From Palaces to Prisons

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The range of accommodations we’ve had so far in Delhi has been broad, to say the least. We’ve stayed in three places, and I don’t think we could have picked three hotels that are more different than each other, or from our experience in the US.

The YWCA, where we spent our first few nights, is under construction. That’s really about the only appropriate way to describe it. There were men hurrying busily this way and that, carrying bricks and mortar, pieces of wood, and homemade looking ladders and scaffolding. Occasionally they would close off the main entrance, or half the lobby.

On our second night in Delhi, after sipping tea in the lobby with our friend Jonathan Singh, I turned around to find that scaffolding had been erected about two inches behind my right ear. It did not look like a particularly sturdy platform. It consisted of a couple of sawhorses made out of logs and a piece of fencing laid across them.

But life went on, even in the midst of all the mess and work. It was fascinating to note how open Delhites (perhaps Indians in general?) are about sharing their process. In America, a building under such significant revision would be hidden behind all sorts of barriers.

Still, the staff was courteous and well-meaning. We got what we needed, and they took good care of us.

After moving out of the YWCA, we stayed for a night in the Baraj Indian Homestay—something of a bed and breakfast. The hotel was absolutely palatial, beautifully and extravagantly furnished. “They have everything you need here,” Jonathan told us, “You can get Wifi, you can hire a car, get room service—anything you need.”

I think that our room was recently a small lounge. It was right off the lobby, a little snug to be a bedroom, and the bathroom had a placard on it indicating that it housed a unisex toilet. A couple of bookcases against the wall were attractively hidden behind a nice set of curtains. But still, it was very tastefully put together. Plus, it was the first hotel room I’ve ever stayed in that has had its own computer.

We had a splendid evening. They took care of us fabulously. We had a nice dinner in our room, they fed us a wonderful complimentary breakfast, and they hooked us up with a taxi the next morning. But we paid for it, too—not as much as we would have paid for the same service in America, but more than we could handle for the long term. We used the wifi to look for a place that had a price tag a little more amenable to our goals.

The view from our window at Ajay's. (or lack thereof)
The view from our window at Ajay's. (or lack thereof)

Our room in Ajay’s Guest House has fit the bill. But if our room in Baraj was a palace, our room Ajay’s is definitely more of a prison. The walls are all cold, hard linoleum. Signs on the walls explicitly discourage the use of narcotics. Somewhere in the distance is the persistent sound of hammers striking metal. The power goes out once or twice a day, and several times a day, particularly in the early morning, someone stops on the street outside of our window to ring a loud, obnoxious bell for several minutes. Our bed consists of a couple of twin beds crammed together, and we’ve had to furnish our own bedding, soap, and toilet paper.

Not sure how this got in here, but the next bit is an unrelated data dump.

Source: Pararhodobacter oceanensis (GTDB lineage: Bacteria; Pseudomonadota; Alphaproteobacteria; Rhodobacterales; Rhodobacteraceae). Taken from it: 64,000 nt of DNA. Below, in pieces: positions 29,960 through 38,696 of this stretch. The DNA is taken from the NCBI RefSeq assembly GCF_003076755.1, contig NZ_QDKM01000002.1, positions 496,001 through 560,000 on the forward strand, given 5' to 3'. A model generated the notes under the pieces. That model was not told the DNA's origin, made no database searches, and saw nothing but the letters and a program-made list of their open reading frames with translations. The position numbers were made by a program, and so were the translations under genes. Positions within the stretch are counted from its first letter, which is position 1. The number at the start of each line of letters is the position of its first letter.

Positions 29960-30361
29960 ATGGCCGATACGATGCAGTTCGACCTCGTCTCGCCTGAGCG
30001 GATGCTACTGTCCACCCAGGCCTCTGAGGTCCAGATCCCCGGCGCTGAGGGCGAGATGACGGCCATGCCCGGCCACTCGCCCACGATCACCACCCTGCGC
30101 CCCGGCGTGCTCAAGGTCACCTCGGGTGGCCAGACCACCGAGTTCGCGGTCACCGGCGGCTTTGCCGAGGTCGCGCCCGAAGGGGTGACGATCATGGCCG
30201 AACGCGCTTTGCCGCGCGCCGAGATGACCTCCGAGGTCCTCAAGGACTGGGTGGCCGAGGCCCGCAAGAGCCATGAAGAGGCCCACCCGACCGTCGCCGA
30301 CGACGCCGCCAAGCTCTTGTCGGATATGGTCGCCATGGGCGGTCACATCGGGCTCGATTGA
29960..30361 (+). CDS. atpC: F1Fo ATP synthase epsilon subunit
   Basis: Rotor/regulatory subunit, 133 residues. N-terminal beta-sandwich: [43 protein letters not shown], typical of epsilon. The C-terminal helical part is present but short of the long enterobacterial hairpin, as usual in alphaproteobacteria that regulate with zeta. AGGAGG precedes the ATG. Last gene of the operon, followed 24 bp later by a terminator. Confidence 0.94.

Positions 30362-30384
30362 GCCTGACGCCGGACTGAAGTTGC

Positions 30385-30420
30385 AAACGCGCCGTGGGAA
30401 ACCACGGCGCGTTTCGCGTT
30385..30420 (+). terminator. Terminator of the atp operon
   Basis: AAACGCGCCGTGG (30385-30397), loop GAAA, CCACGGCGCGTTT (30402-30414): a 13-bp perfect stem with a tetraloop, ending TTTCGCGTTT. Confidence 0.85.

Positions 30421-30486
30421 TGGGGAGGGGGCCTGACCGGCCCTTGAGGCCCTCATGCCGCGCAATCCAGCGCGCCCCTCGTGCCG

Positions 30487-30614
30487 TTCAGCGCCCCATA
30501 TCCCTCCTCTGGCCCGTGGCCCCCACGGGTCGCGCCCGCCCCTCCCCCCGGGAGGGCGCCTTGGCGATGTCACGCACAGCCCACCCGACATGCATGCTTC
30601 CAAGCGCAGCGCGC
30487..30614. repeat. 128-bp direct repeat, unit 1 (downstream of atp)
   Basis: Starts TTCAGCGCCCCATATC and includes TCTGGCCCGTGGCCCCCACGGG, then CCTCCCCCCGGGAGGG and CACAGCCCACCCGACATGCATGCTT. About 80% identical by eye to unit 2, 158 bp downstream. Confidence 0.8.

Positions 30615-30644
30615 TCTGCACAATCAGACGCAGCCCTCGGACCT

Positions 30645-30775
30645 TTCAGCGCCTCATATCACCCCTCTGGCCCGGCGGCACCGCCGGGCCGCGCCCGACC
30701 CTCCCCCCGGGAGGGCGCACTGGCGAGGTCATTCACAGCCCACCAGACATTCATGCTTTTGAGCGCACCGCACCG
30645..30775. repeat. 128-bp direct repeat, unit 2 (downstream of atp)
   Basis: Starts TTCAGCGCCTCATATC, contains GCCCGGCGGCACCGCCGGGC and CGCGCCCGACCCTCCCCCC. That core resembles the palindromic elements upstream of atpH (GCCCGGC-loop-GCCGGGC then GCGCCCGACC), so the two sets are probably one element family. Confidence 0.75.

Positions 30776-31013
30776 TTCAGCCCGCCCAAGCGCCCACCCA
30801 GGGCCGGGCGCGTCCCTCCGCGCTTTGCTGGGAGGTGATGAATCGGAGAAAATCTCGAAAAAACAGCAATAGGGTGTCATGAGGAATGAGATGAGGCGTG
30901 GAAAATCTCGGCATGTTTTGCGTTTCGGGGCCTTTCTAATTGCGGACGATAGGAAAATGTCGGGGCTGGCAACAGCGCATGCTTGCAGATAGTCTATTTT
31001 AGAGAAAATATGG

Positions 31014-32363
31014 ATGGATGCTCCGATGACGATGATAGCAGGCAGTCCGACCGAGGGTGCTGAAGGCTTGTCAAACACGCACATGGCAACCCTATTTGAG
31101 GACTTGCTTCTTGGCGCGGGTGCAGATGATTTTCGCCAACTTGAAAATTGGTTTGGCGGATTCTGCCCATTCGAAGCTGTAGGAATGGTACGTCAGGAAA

But we’ve got A/C (usually), and our door locks adequately. In fact, when we leave, we get to attach a gigantic padlock to the door. (Don’t worry, mom, we still take all of our valuables with us.) Not only that, this room is the first of the three where the bugs aren’t particularly troublesome. How that is, I am not entirely sure.

Strangely enough, most of the people staying in Ajay’s Guest House with us are Israeli. All of the nearby signs are written in English and Hebrew. I wonder how many people can claim to have run into an Orthodox Jew in India. Well, we’re on that select list now.

What's wrong with this picture?
What's wrong with this picture?

So far as the area is concerned, Wikitravel accurately describes the neighborhood we are in, Parha Gangj, as the “backpackers’ ghetto.” Probably half of the people we see down on Main Bazaar are foreigners. The street is very narrow and extremely crowded: just going outside is an adventure of the first order. Conveniently, however, we can find just about everything we need right down stairs, off the hotel lobby. Of course, none of the amenities are complimentary.

Sarah has aptly observed that this strip the place where tourists who are “above” tourism stay. These are the kind of people who go off the beaten track, who aren’t looking for Western amenities, who don’t mind getting down and dirty in the local culture. But in the course of going off the beaten track, they’ve kind of hacked out their own tourist culture.

The visual styling of foreigners we encounter along the street is a cross between Bohemian, backpacker, and Indian. And the local shops cater to it. I didn’t think you could buy leather in India. But along Main Bazaar there are at least ten leather shops. There’s even one in the lobby of our hotel!

As different as they have been, we have thoroughly enjoyed all the places we have stayed. We don’t know what’s coming next, but surely it will be just as adventurous!

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